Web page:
In Nigeria’s northwest region, each emerging morning is met with echoes of tragedies.
Men and women and children clutch their radios in wooden decks at the threshold of their huts to hear the news of attacks and neighbours who died. Some days, smokes of burnt houses in far-flung villages will float into the clouds until droplets of the spring rain smother their charred ruins. When the deaths come in this country, which hasn’t known the pleasure of peace for decades, people typically try to absorb it as a routine of life.
If this story was told some months ago, only Boko Haram, a dreaded jihadist group, would come to mind. But a new group, whose brutality exceeds that of Boko Haram, is taking the country to a breaking point.
Pundits call them “motorcycle bandits.”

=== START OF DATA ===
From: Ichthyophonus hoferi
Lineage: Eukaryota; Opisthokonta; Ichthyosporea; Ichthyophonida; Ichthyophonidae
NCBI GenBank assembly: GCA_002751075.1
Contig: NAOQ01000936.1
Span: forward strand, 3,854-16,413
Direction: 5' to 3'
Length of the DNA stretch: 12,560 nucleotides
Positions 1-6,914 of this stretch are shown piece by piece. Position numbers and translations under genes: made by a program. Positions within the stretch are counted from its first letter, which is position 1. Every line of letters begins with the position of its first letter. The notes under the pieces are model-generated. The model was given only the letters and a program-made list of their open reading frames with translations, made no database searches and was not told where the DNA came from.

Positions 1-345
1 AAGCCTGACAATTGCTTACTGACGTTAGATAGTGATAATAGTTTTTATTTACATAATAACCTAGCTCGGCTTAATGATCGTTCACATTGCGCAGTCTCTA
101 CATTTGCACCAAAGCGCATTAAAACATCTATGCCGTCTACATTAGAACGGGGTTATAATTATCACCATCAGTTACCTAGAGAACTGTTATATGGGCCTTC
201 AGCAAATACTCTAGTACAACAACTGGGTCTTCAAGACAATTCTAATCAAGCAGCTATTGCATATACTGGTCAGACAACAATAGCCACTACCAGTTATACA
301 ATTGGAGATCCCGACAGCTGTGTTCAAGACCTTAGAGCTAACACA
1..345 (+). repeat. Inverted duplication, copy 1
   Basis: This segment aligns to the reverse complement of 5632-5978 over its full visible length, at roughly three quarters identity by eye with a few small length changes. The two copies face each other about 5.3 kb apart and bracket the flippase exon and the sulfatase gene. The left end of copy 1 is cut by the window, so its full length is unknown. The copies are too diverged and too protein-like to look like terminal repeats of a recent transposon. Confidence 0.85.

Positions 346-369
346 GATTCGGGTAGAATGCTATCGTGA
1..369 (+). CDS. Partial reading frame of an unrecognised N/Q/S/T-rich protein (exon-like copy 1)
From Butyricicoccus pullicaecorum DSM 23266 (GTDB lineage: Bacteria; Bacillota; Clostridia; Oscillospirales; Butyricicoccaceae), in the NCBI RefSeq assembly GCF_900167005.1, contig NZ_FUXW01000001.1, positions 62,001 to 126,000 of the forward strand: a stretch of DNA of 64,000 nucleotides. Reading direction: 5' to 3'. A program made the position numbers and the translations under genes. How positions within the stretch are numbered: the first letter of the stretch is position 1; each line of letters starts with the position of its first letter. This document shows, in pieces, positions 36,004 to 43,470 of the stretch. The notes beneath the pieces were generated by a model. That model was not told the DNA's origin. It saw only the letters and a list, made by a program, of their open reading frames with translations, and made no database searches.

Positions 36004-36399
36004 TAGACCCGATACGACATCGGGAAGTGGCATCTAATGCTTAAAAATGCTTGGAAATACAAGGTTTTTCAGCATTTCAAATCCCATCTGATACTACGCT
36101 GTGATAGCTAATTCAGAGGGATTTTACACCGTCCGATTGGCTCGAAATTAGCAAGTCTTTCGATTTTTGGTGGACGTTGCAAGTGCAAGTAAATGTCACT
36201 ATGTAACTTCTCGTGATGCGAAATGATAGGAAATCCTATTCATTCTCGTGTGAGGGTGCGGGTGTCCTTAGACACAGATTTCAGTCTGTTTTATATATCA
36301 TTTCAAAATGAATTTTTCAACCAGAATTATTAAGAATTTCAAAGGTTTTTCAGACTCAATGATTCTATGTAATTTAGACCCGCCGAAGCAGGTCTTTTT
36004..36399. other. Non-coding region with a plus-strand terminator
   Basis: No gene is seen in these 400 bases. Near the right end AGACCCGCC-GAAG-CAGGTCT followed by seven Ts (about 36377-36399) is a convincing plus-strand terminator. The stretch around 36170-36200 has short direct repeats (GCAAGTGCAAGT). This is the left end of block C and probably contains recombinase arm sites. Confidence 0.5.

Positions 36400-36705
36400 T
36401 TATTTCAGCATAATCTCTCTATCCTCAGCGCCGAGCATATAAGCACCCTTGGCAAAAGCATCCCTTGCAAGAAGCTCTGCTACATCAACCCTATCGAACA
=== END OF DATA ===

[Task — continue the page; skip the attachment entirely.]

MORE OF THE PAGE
On 1 March, the group killed at least 50 people in Kerawa, Zareyawa and Minda, farming communities in Kaduna, Nigeria. Cattles were rustled, residents kidnapped and farms and homes burnt. On May 28, another attack by the bandits killed around 70 people in five villages close to the border with Niger in Sokoto. Weeks later, on 14 June, around 20 soldiers and 40 civilians were killed by the same group. In all, around 300 people have been killed in the space of three months, though the numbers are likely far higher.
So, who are Nigeria’s motorcycle bandits?